There are two parts to the project: 1) a facilitated quality improvement project led by the American Academy of Pediatrics [19] and 2) an independent, multi-stakeholder evaluation. The AAP project, which occurred during the first 16 months, included monthly conference calls, three face-to-face learning sessions, collection of monthly quality improvement data, and one-on-one mentorship by experts. The four-year evaluation includes components such as annual surveys with the core project team (three-person team including a lead physician), staff, and parents whose children receive care at the practices; on-site interviews; and, practice-level results of the Children’s Health Insurance Program Reauthorization Act core measures [20].

Sample

Baseline staff surveys are the primary data used in this cross sectional study. Between October and November 2011 staff at each of the 20 practices was given hard copy surveys to complete. All staff was asked to participate regardless of position. Staff was given a packet that included the survey, instructions for submission, and a return envelope. No incentives were given. It was requested that staff mail back the survey within 14 days. Reminders were sent via email at two, four, and six weeks. Flyers were posted in common areas of the practices to encourage staff participation. Overall, 170 surveys were completed (overall response rate 42.6%; by practice 13% to 100%).Data from the staff survey were matched to two supplemental datasets: 1) data from the practice’s original project application (which was completed and submitted by the core project team by 20 July 2011), and 2) data from the core project team survey completed between August and September 2011. Figure 1 describes the data sources. This study was approved by the Institutional Review Board at the University of Florida (#80-2011).
Figure 1

Data used in the study and their sources.

Measures

Two outcome measures of professional experiences are assessed in this study: staff satisfaction and burnout. Satisfaction is measured using the overall job satisfaction score as devised by Warr et al. [21]. Staff was asked to rate their job satisfaction on a seven-point scale, with seven denoting the highest level of satisfaction. Burnout is assessed using the Maslach Burnout Inventory-General Scale, a six-point scale [22]. The scale has three domains: exhaustion, cynicism and professional efficacy. Higher burnout is indicated by greater scores for cynicism and exhaustion and a lower score for professional efficacy. Following guidance from Maslach et al. [22], the domain scores were categorized as low, average, or high. For the exhaustion domain, 0–2.00 denotes low, 2.01- 3.19 average, and 3.20-6.00 high. For cynicism, 0–1.00 is low, 1.01 to 2.19 average, and 2.20-6.00 high. For professional efficacy 0–4.00 is low (high burnout), 4.01 to 4.99 average, and 5.00-6.00 high (low burnout).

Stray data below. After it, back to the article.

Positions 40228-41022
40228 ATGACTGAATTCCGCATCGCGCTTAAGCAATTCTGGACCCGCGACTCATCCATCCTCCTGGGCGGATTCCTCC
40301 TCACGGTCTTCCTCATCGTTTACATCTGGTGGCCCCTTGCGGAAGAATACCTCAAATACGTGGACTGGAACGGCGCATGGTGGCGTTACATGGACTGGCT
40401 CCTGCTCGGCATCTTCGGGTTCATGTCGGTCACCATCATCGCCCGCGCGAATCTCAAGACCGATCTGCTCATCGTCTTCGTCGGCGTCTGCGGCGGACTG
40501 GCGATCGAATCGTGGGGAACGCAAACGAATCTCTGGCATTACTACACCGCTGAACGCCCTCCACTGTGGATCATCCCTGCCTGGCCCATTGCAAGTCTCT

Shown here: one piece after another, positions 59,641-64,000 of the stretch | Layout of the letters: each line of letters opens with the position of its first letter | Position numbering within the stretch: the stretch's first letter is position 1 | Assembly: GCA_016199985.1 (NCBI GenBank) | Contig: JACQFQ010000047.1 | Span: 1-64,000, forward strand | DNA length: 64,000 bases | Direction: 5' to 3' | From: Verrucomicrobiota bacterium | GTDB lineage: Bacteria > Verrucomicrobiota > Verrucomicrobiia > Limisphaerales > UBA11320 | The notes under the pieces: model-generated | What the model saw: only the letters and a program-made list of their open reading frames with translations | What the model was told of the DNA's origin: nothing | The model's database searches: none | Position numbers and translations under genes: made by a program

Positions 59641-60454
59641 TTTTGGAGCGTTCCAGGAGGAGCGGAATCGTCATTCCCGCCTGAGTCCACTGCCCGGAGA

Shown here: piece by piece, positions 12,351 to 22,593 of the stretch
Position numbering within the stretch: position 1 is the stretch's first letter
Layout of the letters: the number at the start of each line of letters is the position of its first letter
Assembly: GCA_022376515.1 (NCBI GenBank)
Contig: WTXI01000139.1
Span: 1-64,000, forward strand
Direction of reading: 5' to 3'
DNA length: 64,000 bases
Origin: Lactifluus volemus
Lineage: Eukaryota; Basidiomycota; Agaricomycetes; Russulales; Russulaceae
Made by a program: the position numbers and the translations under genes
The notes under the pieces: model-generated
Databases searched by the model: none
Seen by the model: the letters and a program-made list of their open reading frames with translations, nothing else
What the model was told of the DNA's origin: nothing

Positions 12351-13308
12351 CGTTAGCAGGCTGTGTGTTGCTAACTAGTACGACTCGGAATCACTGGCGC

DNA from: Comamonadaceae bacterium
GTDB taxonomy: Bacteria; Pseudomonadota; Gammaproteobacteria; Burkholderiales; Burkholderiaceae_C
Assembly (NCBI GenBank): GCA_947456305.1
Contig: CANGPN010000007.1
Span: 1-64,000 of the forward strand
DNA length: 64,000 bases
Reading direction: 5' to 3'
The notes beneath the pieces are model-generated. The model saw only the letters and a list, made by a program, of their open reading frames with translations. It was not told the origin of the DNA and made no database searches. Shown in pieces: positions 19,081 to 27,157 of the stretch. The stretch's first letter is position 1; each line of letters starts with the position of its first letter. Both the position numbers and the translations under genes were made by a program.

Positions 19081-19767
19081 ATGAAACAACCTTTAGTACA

The primary independent variable of interest, medical home characteristics, is measured using the MHI [23]. The MHI includes six domains: Organizational Capacity, Chronic Condition Management, Care Coordination, Community Outreach, Data Management, and Quality Improvement. Domains are scored from 1 to 8, with higher scores indicating that the practice has more characteristics of a patient-centered medical home. The total MHI score ranges from 0–100 with higher scores denoting more medical home characteristics.

Finally, several staff and practice level characteristics are also included in the analyses. Staff characteristics include age, gender, years worked in the practice, race, position (clinical, administrative, or other), and adaptive reserve. Adaptive reserve, coined by Nutting and colleagues in their seminal TransforMED study of 36 family practices across the nation, is “an internal capability for organizational learning and development” [24]. Adaptive reserve is measured with the 23-item scale from the TransforMED Practice Environment Checklist [25]. Topics covered include willingness to change, problem solving, communication, and team dynamics. Items are scored using a five-point Likert scale. Total adaptive reserve was transformed to a 100 point scale where 100 indicates the highest level of adaptive reserve. Practice characteristics include percentage of pediatric patients enrolled in Medicaid or Florida’s Children’s Health Insurance Program (CHIP), percentage of pediatric patients enrolled in Medicaid or Florida’s CHIP with special healthcare needs, practice size, practice location, practice region, and number of full time equivalent employees.

Analyses

Summary statistics are produced to describe the characteristics of the staff that completed the survey, practice characteristics, and medical home characteristics.